Ere I can tell thee what thou should'st do there.--
O constancy, be strong upon my side !
Set a huge mountain 'tween my heart and tongue !
I have a man's mind, but a woman's might.
How hard it is for women to keep counsel !
Art thou here yet?

Luc. Madam, what should I do?
Run to the Capitol, and nothing else?
And so return to you, and nothing else?

Por. Yes, bring me word, boy, if thy lord look well,
For he went sickly forth: And take good note,
What Cæsar doth, what suitors press to him.
Hark, boy ! what noise is that ?

Luc. I hear none, madam.
Por. Prythee, listen well;
I heard a bustling rumour, like a fray,
And the wind brings it from the Capitol.
* Grieves.
+ Friend.

# Envy.

Luc. Sooth, madam, I hear nothing.

Por. Come hither, fellow;
Which way hast thou been?

Sooth. At mine own house, good lady.
Por. What is't o'clock ?
Sooth. About the ninth hour, lady.
Por. Is Cæsar yet gone to the Capitol ?

Sooth. Madam, not yet; I go to take my stand,
To see him pass on to the Capitol.
Por. Thou hast some suit to Cæsar, hast thou not?

Sooth. That I have, lady: if it will please Cæsar
To be so good to Cæsar as to hear me,
I shall beseech him to befriend himself.

Por. Why, knowest thou any harm's intended towards him ?

Sooth. None that I know will be, much that I fear may chance. Good-morrow to you. Here the street is narrow: The throng that follows Cæsar at the heels, Of senators, of prætors, common suitors, Will crowd a feeble man almost to death : I'll get me to a place more void, and there Speak to great Cæsar as he comes along.

[Exit. Por. I must go in.-Ah me! how weak a thing The heart of women is! O Brutus! The heavens speed thee in thine enterprise ! Sure, the boy heard me :-Brutus hath a suit, That Cæsar will not grant.-0, I grow faint: Run, Lucius, and commend me to my lord; Say, I am merry, come to me again, And bring me word what he doth say to thee.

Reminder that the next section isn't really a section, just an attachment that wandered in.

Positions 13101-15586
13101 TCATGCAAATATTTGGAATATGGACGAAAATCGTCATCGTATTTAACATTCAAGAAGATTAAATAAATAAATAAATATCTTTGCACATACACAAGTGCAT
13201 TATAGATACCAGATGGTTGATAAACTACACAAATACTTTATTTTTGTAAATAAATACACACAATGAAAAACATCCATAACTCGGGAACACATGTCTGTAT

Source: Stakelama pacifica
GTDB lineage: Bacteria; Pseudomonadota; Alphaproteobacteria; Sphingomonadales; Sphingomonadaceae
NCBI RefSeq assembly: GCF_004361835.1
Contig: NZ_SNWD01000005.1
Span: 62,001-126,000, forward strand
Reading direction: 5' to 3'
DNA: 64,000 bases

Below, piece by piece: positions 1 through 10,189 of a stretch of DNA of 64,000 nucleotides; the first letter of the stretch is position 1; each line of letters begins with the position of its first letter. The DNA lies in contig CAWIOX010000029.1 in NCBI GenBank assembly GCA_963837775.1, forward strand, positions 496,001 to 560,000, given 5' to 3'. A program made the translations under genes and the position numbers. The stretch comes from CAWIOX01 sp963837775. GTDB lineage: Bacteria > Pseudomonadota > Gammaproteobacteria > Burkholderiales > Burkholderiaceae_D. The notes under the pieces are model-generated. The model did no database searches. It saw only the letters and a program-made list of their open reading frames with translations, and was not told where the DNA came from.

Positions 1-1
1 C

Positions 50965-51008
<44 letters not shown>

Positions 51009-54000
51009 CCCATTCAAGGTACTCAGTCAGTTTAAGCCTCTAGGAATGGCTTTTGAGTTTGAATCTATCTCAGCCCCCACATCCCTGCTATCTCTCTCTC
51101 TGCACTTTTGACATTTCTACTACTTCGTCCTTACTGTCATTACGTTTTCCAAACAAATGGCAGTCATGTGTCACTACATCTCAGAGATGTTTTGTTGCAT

SCENE I.-The same. The Capitol; the Senate sitting. A Crowd of People in the Street leading to the Capitol; among

them ARTEMIDORUS, and the SOOTHSAYER. Flourish. Enter CÆSAR, BRUTUS, CASSIUS, CASCA, DECIUS, METELLUS, TREBONIUS, CINNA, ANTONY, LEPIDUS, POPILIUS, PUBLIUS, and others. Ces. The ides of March are come. Sooth. Ay, Cæsar; but not gone, Art. Hail, Cæsar, read this schedule.

Dec. Trebonius doth desire you to o'er-read, At your best leisure, this, his humble suit.

Art. 0, Cæsar, read mine first; for mine's a suit
That touches Cæsar nearer : Read it, great Cæsar.

Cæs. What touches us ourself, shall be last served.
Art. Delay not, Cæsar; read it instantly.
Cæs. What, is the fellow mad?
Pub. Sirrah, give place.

Cas. What, urge you your petitions in the street ?
Come to the Capitol.
CÆSAR enters the Capitol, the rest following. All the SENATORS

Pop. I wish your enterprise to-day may thrive.
Cas. What enterprise, Popilius ?
Pop. Fare you well.

[Advances to CESAR. Bru. What said Popilius Lena ?

Cas. He wish'd, to-day our enterprise might thrive. I fear our purpose is discovered.

Bru. Look, how he makes to Cæsar: Mark him.

Cas. Casca, be sudden, for we fear prevention.-
Brutus, what shall be done? If this be known,
Cassius or Cæsar never shall turn back,
For I will slay myself.

Bru. Cassius, be constant :
Popilius Leva speaks not of our purposes ;,
For, look, he smiles, and Cæsar doth not change.

Cas. Trebonius knows his time; for, look you, Brutus,
He draws Mark Antony out of the way.